Non-U.S. companies frequently ask whether they are eligible to compete for U.S. Government construction and renovation projects, whether within the U.S. or on U.S.-owned facilities abroad. The answer is a simple “yes” in the great majority of cases, unless the project requires access to secure or classified information. Much of the work on U.S. Embassies,…

The principal weapon of the U.S. government to combat corruption in international business dealings is the Foreign Corrupt Practices Act (FCPA). To say that the U.S. is now aggressively pursuing FCPA cases is an understatement. In the past year, we have seen billions of dollars of fines, sting operations, and the pursuit of individuals around the world. Here are some of the latest FCPA headlines:

I thought that I would hail in the new year with an update on some interesting construction developments. Put it down to a period of reflection over the Christmas break! As I want to cover a number of areas, I have split this update into 2 postings.

In this first update, I am going to cover the latest FIDIC news and the new Bribery Bill currently going through the UK parliament. In my next posting I will look at two recent construction cases in English law, the first covering recoverability of damages and the English “remoteness” rule, the second covering treatment of contractual notice bars for claims.

In the autumn of this year I had the dubious pleasure of celebrating the 10th Anniversary of the publication of the Terms of Reference in an administered arbitration, which is still lumbering towards its own uncertain conclusion. At the time of our appointment as lawyers for one of the parties, which was shortly after the issue of the Terms of Reference, I toyed with the idea of proposing to my client a fixed fee for taking the case to conclusion. It seemed to me that this was quite a “cutting edge” concept at the time and I thought to myself that whilst the risk of such a course of action taken at the outset of hostilities could be very high, I mused that following close of pleadings and the crystallisation of the issues in dispute within the Terms of Reference, the task of assessing the likely future costs would not be beyond the whit of the reasonably experienced lawyer. I therefore felt that the risk of taking a bath on the fixed fee would not be that great. However, some little voice within me clearly counselled caution and as a result I did not make that proposal. Whilst this has saved me from a personal embarrassment and possible lynching by my partners, nevertheless my client has suffered because the case has taken a course which nobody could have predicted at the time when the Terms of Reference were agreed.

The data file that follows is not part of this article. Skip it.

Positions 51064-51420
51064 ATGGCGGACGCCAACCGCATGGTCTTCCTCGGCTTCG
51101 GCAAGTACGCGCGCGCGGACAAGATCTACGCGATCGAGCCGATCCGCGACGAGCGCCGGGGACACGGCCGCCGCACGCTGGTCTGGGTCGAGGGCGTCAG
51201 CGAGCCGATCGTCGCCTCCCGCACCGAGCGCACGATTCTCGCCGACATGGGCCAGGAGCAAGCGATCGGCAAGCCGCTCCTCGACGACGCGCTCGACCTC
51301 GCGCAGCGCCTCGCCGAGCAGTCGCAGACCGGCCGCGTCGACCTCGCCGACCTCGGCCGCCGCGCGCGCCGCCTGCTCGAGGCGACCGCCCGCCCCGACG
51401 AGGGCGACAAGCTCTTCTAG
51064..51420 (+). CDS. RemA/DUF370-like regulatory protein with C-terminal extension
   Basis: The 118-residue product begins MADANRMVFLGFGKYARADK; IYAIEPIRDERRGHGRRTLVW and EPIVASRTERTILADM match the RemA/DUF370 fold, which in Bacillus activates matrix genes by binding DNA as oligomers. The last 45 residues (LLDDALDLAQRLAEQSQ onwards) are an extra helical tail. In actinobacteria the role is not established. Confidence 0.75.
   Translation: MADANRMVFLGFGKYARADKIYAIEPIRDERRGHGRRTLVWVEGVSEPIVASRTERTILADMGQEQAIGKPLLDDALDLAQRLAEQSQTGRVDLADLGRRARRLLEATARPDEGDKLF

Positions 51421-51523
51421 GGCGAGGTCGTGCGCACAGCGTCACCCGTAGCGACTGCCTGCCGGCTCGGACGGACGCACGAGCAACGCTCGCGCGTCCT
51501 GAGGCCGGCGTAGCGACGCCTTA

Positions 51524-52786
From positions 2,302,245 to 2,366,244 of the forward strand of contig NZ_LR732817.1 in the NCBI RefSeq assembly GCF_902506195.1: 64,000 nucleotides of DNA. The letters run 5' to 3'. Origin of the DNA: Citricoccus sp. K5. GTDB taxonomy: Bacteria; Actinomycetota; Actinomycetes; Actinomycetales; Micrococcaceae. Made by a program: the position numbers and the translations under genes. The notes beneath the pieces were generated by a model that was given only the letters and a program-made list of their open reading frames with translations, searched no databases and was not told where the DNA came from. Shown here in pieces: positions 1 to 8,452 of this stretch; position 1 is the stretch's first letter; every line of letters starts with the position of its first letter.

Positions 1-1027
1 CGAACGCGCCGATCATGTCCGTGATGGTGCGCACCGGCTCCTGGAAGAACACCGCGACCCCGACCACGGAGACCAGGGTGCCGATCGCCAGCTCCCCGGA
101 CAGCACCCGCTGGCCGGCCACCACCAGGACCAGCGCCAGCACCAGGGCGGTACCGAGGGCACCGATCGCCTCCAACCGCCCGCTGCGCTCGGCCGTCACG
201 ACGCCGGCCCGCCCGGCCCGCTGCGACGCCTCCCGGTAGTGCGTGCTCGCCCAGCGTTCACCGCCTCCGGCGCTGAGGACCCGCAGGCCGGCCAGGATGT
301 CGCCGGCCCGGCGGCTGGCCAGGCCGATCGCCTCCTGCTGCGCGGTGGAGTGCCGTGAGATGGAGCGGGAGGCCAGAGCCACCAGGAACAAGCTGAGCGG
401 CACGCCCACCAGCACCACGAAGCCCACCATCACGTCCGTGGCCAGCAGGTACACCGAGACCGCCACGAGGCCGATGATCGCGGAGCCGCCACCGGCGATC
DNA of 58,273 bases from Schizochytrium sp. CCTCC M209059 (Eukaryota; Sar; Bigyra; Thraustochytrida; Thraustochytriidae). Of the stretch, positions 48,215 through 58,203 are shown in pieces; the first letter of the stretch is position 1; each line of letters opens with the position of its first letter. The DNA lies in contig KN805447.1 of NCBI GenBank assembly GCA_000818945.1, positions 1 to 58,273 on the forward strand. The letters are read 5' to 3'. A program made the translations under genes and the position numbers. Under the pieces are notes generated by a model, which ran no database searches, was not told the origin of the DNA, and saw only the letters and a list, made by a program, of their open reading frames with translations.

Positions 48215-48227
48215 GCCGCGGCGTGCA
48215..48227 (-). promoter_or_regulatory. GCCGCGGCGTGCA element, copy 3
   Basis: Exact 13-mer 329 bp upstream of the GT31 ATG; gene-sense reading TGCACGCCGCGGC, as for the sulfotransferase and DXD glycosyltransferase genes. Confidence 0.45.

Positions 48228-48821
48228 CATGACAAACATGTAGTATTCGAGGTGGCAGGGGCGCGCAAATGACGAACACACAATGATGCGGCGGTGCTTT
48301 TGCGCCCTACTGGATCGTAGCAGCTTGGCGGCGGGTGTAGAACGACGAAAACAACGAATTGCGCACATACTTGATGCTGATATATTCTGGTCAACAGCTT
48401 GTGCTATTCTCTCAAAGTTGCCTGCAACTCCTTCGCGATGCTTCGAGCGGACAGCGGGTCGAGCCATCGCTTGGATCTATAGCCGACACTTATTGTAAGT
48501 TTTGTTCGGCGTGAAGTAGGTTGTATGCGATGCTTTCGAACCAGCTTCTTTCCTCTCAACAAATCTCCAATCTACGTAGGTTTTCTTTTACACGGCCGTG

Continuing our discussion on issues to consider when litigating a dispute with French connections (see our last post “A Growing Trend In French Construction Law? The Recognition of Mandatory Rules by the Court of Cassation”), the following contribution highlights a further issue to be considered by parties to a construction contract when litigating as, or…

The spreading trend toward “green” building has resulted in a number of competing and overlapping certification systems, with only faint hope in sight of better standardization. United States builders are most familiar with the LEED system sponsored by the United States Green Building Council (USGBC). Through USGBC’s association with the World Green Building Council, LEED…

In the wake of the current downturn, employers will increasingly look for greater budget certainty under EPC or Turnkey contracts. This is where the contractor undertakes all tasks – design, construction, management etc – so that, upon completion, the employer merely needs to ‘turn the key’ and operation of the plant or building can begin…

Recent examples illustrate clearly that cancelling a project can be very expensive. The City of Ottawa recently paid over C$36 million to settle claims from contractors arising from the cancellation of a light rail transit project. In Montréal, the termination of a contract to build an incinerator has resulted in years of costly litigation and…

During the 2004-07 housing boom, approximately 309 million square feet of Chinese-made drywall was imported into the United States. Since that time, nearly 1,000 lawsuits have been filed alleging that the imported drywall contains sulfur compounds which, when exposed to heat and moisture, release sulfurous acids resulting in the corrosion of metal components, such as…